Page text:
Tuesday, December 19, 2006

Saskatoon Snow & Ice Management Audit Report offers little hope for improved conditions of city sidewalks for seniors and persons with disabilities




December 18, 2006



His Worship the Mayor
And Members of City Council
City Hall
Saskatoon, SK S7K 0J5



Dear Mayor Atchison and Members of Council:

RE: Snow and Ice Management Audit Report (December 2006)

As a resident of Caswell in Ward 1 I am writing to express my disappointment with the Snow and Ice Management Audit Report prepared by Robert Prosser & Associates.

For persons with mobility difficulties the report offers no hope of improved snow clearing and removal service for city sidewalks (including residential), ramps, crosswalks, lane crossings and bus stop areas. It seems the same miserable level of service that has plagued and embarrassed the city for many years will continue.

The deplorable state of city sidewalks and the negative impact this has on seniors and people that use wheelchairs, scooters, walkers, and canes appears to have been given little to no consideration.

How the auditor can conclude that the current level of service is “appropriate” and “reasonable” is beyond comprehension.

Please note the following:

– The Snow & Ice Management Program maintains only 20% of the City’s 1,200 kilometers of sidewalks.

– Table 1: Contracted Service Comparison on page seven shows that figures for Actual Contracted Expenditures for Sidewalk Plowing and Clearing for 2003, 2004 & 2005 were not available to the auditor. No explanation is given why.

– Table 6: Productivity Trends on page sixteen shows that a significant amount of information pertaining to sidewalks (i.e. operating cost per km maintained; % of sidewalk kms maintained; and kms maintained per FTE) was not available to the auditor. No explanation is given why.

– The auditor examined current systems, practices and controls for minimizing the risk of public injury caused by snow, ice or slush on sidewalks. Public injury can result in associated liability claims being filed against the City. Per management, the City invests very little in sidewalk snow clearing and sanding – i.e. budgets were $138,835, $124,474, $122,436, and $181,434 in 2003, 2004, 2005 and 2006 respectively. There was no recommendation, however, to increase this budget.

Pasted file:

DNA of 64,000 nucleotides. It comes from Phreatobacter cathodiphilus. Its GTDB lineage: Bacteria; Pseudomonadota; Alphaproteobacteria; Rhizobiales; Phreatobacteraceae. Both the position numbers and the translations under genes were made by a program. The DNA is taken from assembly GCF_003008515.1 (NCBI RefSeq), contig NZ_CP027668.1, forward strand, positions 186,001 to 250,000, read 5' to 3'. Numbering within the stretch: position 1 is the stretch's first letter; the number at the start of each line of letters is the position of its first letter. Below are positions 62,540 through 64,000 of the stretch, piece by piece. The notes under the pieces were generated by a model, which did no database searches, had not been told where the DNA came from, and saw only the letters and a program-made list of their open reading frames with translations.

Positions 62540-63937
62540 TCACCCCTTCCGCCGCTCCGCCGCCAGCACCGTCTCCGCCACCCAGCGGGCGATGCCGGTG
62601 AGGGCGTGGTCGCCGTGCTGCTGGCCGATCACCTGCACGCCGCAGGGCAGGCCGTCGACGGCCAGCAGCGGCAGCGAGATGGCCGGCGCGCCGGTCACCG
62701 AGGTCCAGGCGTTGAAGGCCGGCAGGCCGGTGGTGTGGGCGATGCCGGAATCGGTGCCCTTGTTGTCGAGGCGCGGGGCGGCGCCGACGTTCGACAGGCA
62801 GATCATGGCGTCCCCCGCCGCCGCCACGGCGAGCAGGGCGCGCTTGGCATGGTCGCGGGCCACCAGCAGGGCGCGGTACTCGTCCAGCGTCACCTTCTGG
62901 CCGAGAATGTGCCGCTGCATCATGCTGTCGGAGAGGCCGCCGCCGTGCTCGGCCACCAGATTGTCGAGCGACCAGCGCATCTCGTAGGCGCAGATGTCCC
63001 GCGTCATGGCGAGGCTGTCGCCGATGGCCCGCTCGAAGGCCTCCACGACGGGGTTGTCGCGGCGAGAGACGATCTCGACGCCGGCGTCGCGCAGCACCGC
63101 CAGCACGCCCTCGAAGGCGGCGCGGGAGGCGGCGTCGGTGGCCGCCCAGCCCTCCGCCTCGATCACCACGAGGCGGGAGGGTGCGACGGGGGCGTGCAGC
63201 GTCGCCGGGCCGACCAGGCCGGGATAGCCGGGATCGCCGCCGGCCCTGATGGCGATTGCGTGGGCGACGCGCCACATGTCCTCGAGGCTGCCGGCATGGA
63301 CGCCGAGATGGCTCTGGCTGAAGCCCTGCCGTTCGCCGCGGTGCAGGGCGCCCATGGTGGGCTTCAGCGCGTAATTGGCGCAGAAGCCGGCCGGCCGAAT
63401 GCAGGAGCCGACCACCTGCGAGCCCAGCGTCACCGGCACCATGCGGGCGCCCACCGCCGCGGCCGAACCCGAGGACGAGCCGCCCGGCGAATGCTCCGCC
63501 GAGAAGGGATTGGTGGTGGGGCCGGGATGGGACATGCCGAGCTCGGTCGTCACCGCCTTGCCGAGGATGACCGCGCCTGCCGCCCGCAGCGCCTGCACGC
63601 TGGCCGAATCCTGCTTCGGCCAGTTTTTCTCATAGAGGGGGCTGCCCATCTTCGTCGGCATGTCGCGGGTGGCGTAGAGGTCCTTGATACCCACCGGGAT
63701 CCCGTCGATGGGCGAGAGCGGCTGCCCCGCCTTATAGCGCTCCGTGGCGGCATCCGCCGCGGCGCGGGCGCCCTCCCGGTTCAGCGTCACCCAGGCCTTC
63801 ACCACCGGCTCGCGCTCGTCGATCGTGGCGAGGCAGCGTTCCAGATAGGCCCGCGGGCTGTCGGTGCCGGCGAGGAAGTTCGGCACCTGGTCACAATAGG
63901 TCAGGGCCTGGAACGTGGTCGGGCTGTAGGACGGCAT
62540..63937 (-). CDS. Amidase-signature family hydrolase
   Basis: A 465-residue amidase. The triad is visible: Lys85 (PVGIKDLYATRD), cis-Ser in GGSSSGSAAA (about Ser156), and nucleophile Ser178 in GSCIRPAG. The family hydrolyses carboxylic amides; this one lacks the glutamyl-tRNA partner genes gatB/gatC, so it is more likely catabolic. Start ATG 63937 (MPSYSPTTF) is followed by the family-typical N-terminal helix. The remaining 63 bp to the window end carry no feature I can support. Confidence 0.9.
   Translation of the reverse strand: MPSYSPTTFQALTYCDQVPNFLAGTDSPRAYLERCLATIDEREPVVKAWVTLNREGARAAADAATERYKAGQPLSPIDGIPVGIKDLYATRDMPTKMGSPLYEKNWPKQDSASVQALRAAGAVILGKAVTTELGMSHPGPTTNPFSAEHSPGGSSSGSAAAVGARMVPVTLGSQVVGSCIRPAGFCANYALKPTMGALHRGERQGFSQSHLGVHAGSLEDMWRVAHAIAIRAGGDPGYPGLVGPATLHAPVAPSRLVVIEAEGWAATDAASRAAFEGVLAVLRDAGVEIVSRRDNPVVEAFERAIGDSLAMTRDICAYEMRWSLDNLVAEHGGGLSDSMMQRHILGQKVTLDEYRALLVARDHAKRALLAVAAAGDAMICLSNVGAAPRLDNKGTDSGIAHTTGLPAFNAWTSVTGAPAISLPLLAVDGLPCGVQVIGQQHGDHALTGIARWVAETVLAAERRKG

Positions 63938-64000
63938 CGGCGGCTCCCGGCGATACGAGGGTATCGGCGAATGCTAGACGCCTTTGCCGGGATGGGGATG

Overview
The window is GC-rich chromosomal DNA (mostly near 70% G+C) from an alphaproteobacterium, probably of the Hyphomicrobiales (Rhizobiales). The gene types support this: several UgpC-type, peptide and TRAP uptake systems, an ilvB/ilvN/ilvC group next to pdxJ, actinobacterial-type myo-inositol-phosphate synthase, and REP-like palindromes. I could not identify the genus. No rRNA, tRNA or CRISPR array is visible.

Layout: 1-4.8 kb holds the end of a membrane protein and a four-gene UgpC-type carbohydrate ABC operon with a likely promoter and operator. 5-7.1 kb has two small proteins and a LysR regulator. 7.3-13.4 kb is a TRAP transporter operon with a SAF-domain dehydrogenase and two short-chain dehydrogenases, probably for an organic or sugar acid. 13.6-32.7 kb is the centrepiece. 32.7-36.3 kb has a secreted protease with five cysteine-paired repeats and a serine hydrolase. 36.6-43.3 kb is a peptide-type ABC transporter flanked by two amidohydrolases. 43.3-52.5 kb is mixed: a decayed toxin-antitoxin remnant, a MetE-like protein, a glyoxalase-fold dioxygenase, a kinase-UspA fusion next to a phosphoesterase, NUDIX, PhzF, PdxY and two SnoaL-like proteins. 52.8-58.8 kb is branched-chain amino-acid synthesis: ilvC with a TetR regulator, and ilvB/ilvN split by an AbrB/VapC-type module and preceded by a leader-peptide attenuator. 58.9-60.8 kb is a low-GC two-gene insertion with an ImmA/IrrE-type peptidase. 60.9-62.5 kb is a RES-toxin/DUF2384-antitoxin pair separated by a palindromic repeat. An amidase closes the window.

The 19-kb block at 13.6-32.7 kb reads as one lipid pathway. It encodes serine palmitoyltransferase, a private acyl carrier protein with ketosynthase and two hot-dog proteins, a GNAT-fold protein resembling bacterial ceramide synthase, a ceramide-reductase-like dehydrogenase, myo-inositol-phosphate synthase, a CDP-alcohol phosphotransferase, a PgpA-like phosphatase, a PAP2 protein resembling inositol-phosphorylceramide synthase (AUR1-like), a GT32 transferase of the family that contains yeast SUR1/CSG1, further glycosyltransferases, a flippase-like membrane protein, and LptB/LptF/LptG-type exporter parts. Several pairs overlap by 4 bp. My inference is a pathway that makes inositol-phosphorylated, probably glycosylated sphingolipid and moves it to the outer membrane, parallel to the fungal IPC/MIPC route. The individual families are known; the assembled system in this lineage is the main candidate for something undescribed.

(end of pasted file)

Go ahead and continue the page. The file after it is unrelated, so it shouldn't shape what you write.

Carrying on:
– Property owners in the Central Business District and the Broadway, 20th Street , 33rd Street and Central Avenue Business areas are required, by bylaw, to clear snow and ice from adjacent City sidewalks. Bylaw No.8463, replacing Bylaw No.2780 on January 23, 2006, is enforced on a complaint basis only. The city has just one bylaw inspector to handle snow related bylaw complaints.

– There is no snow clearing or sanding on residential sidewalks or walkways except where conditions are expected to cause spring drainage problems. Snow and ice initiatives in residential areas are left up to residents in these areas. Apparently this is acceptable.

– Two to three operators are currently assigned to operate the sidewalk plows. These individuals are often pulled from sidewalk duty for sanding or snow clearing operations, as required. Sidewalk maintenance is given a low priority in overall snow and ice management in order to meet other service levels associated with snow clearing, snow removal and ice control. This appears to be acceptable as well.

– A service level objective is currently in place and priority routes drafted for sidewalks that are cleared and sanded by the City – i.e. clearing all priority sidewalks within 5 days following a winter storm. The current service level for sidewalks (i.e.) is based on what management feels can be accomplished given existing staffing levels. Where weather conditions are extreme, equipment breaks down or other unknown factors play a role, service levels can become difficult, if not impossible, to meet. No recommendations were made to improve the service level objective.